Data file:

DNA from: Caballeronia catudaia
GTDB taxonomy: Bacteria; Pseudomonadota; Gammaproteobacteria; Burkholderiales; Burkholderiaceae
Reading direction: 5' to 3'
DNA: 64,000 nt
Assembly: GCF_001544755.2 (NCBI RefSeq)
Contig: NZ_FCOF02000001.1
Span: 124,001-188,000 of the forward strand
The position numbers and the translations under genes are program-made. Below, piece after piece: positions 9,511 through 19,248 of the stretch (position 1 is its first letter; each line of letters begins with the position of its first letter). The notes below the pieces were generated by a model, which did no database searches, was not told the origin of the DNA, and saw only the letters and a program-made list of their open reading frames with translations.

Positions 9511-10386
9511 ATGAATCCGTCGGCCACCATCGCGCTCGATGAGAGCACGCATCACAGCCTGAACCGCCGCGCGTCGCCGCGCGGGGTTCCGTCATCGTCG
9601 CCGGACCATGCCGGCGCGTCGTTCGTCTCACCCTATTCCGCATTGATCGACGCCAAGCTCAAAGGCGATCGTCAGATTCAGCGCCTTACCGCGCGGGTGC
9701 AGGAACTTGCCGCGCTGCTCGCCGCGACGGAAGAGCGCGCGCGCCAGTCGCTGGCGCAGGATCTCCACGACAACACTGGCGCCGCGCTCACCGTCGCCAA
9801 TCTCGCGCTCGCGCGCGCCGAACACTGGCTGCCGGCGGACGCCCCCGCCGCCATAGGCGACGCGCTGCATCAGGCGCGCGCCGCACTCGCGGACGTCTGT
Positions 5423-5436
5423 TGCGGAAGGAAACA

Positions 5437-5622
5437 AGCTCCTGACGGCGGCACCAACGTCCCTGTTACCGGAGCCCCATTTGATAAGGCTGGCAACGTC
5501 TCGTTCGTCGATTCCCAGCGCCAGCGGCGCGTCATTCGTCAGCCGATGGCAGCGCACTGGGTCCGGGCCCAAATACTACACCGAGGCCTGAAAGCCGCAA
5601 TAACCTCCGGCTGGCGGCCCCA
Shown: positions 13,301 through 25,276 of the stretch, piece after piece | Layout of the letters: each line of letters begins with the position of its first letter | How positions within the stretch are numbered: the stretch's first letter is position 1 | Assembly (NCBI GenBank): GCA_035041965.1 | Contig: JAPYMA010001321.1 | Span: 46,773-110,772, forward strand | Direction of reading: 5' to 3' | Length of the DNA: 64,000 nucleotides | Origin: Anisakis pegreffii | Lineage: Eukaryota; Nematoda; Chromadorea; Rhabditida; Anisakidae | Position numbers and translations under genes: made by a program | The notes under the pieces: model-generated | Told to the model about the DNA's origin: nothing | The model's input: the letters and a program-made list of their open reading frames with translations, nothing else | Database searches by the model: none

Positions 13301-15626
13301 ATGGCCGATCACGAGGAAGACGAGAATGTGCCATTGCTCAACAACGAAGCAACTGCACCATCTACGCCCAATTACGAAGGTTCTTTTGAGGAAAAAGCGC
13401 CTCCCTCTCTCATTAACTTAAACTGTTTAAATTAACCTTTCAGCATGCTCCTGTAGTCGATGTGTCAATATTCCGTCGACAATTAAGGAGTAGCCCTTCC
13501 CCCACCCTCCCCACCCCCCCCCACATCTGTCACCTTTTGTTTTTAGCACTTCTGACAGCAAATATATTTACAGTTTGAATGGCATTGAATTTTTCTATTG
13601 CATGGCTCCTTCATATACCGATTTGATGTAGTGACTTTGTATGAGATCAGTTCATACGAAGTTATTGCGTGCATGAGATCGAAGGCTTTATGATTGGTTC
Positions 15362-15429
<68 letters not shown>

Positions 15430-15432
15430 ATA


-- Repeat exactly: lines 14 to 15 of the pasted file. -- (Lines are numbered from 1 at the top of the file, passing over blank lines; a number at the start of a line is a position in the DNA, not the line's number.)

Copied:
Positions 5423-5436
5423 TGCGGAAGGAAACA